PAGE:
As I was brainstorming for this blog, I – more times than I’ll admit – found myself totally stuck. I felt like I had to write about the greatest, most underrated “alternative” location that readers could go to and have a life changing experience. I put all sorts of pressure on myself to pick the right place. I scrolled through my photos, trying to justify place after place as the best alternative spot, but none of them seemed quite right. I define an alternative travel destination as one without tickets, lines, and crowds – a setting that allows you to soak in your surroundings. In short: a place that takes you on an adventure, while making you feel right at home.
I may be biased, but I think my university town of Aberystwyth is the best hidden gem in Wales. It’s hidden so well, it’s right in front you, and you still can’t pronounce it, can you? (I’m kidding, it took me months, think: Aber-wrist-with.) In this blog, I'd like to make sure you get a better idea of what Wales has to offer and why it is an untapped gem of the UK.
Wales is one of the most magical places in the world. While there are literally countless reasons to choose Wales as your UK study destination, I’m going to outline the top 5 reasons below!
During your time in the UK, it’s very likely that you will encounter memorable experiences that you’d like to treasure forever, perhaps on nights out with friends, or while traveling Britain and beyond. Oftentimes on vacations to unfamiliar places, we seek mementos, such as postcards or shirts, to remember our experiences by. However, your study abroad experience is much more than a vacation, and as such, you may be wondering if there are more engaging ways of documenting your experience. Here are three great ways to document your trip that don’t involve souvenirs:
Topics: Student Ambassador
We’re taught to use the buddy system the moment we start Kindergarten. Take a buddy to the bathroom. Take a buddy to the office. Here’s your field trip buddy. That’s your recess buddy. We have lab partners. We have PE dance class partners. We find a best friend. We find groups of friends. We go to dances and parties in pairs. We’re assigned a walking partner for high school graduation ceremonies. We’re assigned a college roommate. The list goes on.
Now – don’t get me wrong – I don’t disagree with the buddy system. I’m sure I’ll enforce it with my own kids someday. But I do think there are times in life that you should walk alone.
As we head into February, you may be beginning to get excited about the prospect of studying in the UK, and thoughts may have run through your head regarding what you should bring. If the excitement’s gotten the best of you, here’s five things you should consider adding to your packing list that you may not have thought of already:
Rich: having a great deal of money or assets OR plentiful and abundant
I left California thinking I was a well-rounded, well-travelled, rich (the second part of the definition) person. I couldn’t have been more wrong. Many of us create and collect our opinions, we determine what we value, and we decide who we want to spend our time with (as well as where we spend it) based on the environments we’re raised in. We – sometimes subconsciously – inherit these things from those that came before us: grandparents, parents, aunts, uncles, siblings, friends, etc. It’s safe and comfortable to believe and continue living within the “familiar”, and I’ve learned that there’s really nothing wrong with that. However, those that do seek and find the opportunity to travel come to know richness much greater than material or monetary items can provide.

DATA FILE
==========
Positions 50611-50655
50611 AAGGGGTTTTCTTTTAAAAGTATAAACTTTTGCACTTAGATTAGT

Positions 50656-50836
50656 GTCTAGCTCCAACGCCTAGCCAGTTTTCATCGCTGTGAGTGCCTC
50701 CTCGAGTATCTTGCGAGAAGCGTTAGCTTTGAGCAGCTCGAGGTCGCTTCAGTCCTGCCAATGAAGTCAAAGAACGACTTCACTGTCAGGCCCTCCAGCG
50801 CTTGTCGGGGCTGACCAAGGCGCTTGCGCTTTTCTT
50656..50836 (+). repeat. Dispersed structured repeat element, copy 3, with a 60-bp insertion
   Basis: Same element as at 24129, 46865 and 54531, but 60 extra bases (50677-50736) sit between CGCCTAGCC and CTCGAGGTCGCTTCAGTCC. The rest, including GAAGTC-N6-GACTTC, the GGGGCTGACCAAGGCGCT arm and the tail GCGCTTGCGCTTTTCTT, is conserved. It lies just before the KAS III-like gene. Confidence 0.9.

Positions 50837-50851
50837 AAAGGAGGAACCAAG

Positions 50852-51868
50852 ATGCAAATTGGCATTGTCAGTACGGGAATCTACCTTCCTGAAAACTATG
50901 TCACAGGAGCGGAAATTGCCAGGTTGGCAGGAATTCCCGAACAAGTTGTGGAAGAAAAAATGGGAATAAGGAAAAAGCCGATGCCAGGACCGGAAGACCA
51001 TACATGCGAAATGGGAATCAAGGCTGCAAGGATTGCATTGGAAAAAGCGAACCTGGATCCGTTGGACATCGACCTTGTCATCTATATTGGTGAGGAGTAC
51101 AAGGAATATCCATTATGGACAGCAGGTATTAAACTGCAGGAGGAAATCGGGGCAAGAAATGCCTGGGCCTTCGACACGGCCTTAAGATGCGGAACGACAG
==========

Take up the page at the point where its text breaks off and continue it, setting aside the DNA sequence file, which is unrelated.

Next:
Most of us aim to study with thoughts of a future job in mind. One of the best parts of studying abroad is that it opens up many avenues of networking that can lead to new contacts and resources that can help your future self, whether it be in the job market or even just for some tips and tricks down the line. Here are some of the best ways to network during your studies in the UK!
When I realized that I would be studying in Wales, my father did what many parents do and found some books about Wales. We spent a while flipping through the books, trying to find information about Aberystwyth (Aber-wrist-with), where I'd planned to study, and enjoyed the various facts we stumbled into along the way. However, some of the most interesting facts about Wales are best learned by visiting in person. Here are some things I have learned about Wales from my time studying here:
Sometimes I forget how completely, and amazingly might I add, different England is from America. We may speak the same language (sort of), but there’s also so much that we don’t have in common. For example, while the holiday rush in the last two months of the year in the US is focused on Thanksgiving and Christmas, in the England it’s focused around Guy Fawkes Day, Remembrance Day and Christmas.
If you can imagine celebrating the US Independence day in November, then you have successfully imagined Guy Fawkes Day. On November 5th every year, and the days leading up to, a slew of fireworks are set off all day long all around England in celebration of Guy Fawkes day. It’s a strange experience as an American where I’m used to watching fireworks on a hot July day in sandals, a pair of shorts and some ice tea, whereas here I was in my full winter ensemble with a hot cocoa in hand.
Topics: British Traditions